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Blues boss rues 'cynicism' and warns Bastick indiscipline will not be tolerated

JIM GAVIN has warned his red-carded midfielder, Denis Bastick, that he doesn't tolerate indiscipline - but the Dublin boss has also delivered a thinly veiled swipe at the "cynicism" that caused it during Saturday's Bord na Móna O'Byrne Cup final thriller with Kildare.

Bastick will now miss the launch of their NFL Division One campaign, against Cork in Croke Park next Saturday night (part of a double-header with Kildare v All-Ireland champions Donegal), as he faces a one-match suspension for striking Kildare's Paddy Brophy.

The flashpoint happened during a melee near the end of extra-time, but the row would surely never have kicked off if Laois referee Eddie Kinsella had originally blown for a blatant jersey-pull by Seánie Johnston on Darren Daly, with Kildare seeking to protect a two-point lead.

As play continued, Daly swung a retaliatory boot and tempers briefly soared, with Bastick getting involved with Brophy and Johnny Doyle then lunging at the Dublin midfielder.

After consulting with both linesmen, Kinsella delivered the ultimate censure to Bastick while Johnston (strangely, as the first foul had gone unpunished) was booked.

"There were two of them at it," Gavin surmised afterwards. "I suppose the cynical part of the game was kicking in at that stage and frustration got the better of Denis.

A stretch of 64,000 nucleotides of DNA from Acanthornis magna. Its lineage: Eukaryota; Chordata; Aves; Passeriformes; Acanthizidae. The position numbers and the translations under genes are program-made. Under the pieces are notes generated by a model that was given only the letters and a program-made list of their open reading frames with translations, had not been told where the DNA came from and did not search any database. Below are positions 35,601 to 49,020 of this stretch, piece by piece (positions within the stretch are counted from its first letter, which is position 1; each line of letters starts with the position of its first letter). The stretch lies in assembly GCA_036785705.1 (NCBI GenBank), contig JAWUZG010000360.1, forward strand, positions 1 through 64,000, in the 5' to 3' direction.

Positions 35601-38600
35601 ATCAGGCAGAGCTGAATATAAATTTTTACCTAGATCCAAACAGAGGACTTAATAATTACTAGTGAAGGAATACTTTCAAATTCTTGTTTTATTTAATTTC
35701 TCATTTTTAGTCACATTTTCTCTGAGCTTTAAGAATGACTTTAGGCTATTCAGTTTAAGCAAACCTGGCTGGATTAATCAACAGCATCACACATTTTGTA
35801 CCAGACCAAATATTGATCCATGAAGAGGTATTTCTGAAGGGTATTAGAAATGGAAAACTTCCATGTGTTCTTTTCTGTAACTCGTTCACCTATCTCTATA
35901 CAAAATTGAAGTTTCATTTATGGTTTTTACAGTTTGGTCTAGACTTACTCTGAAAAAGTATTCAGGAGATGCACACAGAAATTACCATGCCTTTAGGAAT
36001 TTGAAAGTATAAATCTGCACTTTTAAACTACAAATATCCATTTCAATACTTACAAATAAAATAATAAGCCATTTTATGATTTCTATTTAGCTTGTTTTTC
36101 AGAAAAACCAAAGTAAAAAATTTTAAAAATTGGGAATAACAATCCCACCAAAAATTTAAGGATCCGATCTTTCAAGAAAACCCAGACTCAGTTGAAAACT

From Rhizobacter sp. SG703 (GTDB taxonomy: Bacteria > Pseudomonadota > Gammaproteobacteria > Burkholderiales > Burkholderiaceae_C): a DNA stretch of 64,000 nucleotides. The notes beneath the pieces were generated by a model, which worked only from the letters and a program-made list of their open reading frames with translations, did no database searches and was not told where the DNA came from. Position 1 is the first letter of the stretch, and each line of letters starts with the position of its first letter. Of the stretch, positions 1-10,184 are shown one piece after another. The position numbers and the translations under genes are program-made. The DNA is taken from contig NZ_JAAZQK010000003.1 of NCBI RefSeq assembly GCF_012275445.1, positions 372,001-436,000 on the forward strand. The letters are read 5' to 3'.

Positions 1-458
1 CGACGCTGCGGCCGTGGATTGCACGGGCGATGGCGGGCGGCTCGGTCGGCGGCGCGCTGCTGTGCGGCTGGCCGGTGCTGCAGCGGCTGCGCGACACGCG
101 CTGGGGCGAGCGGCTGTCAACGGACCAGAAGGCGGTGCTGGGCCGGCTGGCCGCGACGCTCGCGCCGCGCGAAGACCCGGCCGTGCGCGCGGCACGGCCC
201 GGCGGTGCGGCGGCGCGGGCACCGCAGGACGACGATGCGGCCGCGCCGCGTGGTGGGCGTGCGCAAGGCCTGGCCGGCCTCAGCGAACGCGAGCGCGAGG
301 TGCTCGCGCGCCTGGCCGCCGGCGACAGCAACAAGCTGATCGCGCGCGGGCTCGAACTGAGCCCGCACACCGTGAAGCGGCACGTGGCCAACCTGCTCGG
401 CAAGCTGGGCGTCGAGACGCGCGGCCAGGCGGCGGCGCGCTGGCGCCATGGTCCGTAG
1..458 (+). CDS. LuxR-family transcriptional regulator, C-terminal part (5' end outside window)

"But there was a blatant foul on one of our guys, which was happening quite regularly, and the referee wasn't doing anything about it. But I'm sure his assessor will look at that.

The Dublin boss agreed that the incident would never have happened if the first free was blown, adding: "And it wasn't the first time there was cynicism in that game. As I said, I'm sure the assessors will look at that."

He would "absolutely" discourage his players from such cynicism, saying: "It wouldn't be part of my gig at all."

However, Gavin didn't disguise his disappointment over the red card either. "He knows my feelings and the players know my feelings in terms of that indiscipline, and certainly I don't tolerate it," he concluded.


Meanwhile, Kildare manager Kieran McGeeney has defended his record in blooding new players after several of them played starring roles against the Dubs.

"We are constantly looking at players. We have looked at well over 100 players between trials and stuff," McGeeney maintained.

"People tell you, you don't look at different players ... people probably don't remember players if they don't make an impact, but today they did make an impact.

"Again, you will be reminded somewhere down the line that it's an O'Byrne Cup as everybody has been reminding us this last couple of weeks. All we can do is play it and do our best.

"But again, the measure is going to be against the top teams in the National League and Dublin are going to be a different kettle of fish in Croke Park, as will Donegal, as will Cork in Páirc Uí Chaoimh.

"All these teams are coming at us - but that's what we wanted."